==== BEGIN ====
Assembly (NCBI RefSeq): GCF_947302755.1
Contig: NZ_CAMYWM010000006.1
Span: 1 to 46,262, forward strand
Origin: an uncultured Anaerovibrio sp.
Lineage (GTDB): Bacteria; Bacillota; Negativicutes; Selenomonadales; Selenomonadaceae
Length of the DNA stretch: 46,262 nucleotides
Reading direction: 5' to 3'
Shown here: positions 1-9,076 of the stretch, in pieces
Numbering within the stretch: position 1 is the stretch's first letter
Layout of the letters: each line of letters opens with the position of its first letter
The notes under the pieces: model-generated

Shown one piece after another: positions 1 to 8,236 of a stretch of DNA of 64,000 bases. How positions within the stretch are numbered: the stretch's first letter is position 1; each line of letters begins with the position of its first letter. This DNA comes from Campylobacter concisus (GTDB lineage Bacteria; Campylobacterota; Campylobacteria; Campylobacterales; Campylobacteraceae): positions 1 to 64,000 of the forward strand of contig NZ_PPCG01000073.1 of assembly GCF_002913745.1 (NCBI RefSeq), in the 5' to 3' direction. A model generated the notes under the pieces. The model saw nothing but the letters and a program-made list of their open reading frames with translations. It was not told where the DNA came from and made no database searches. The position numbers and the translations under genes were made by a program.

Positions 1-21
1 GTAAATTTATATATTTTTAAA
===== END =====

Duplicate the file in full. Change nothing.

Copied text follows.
Assembly (NCBI RefSeq): GCF_947302755.1
Contig: NZ_CAMYWM010000006.1
Span: 1 to 46,262, forward strand
Origin: an uncultured Anaerovibrio sp.
Lineage (GTDB): Bacteria; Bacillota; Negativicutes; Selenomonadales; Selenomonadaceae
Length of the DNA stretch: 46,262 nucleotides
Reading direction: 5' to 3'
Shown here: positions 1-9,076 of the stretch, in pieces
Numbering within the stretch: position 1 is the stretch's first letter
Layout of the letters: each line of letters opens with the position of its first letter
The notes under the pieces: model-generated

Shown one piece after another: positions 1 to 8,236 of a stretch of DNA of 64,000 bases. How positions within the stretch are numbered: the stretch's first letter is position 1; each line of letters begins with the position of its first letter. This DNA comes from Campylobacter concisus (GTDB lineage Bacteria; Campylobacterota; Campylobacteria; Campylobacterales; Campylobacteraceae): positions 1 to 64,000 of the forward strand of contig NZ_PPCG01000073.1 of assembly GCF_002913745.1 (NCBI RefSeq), in the 5' to 3' direction. A model generated the notes under the pieces. The model saw nothing but the letters and a program-made list of their open reading frames with translations. It was not told where the DNA came from and made no database searches. The position numbers and the translations under genes were made by a program.

Positions 1-21
1 GTAAATTTATATATTTTTAAA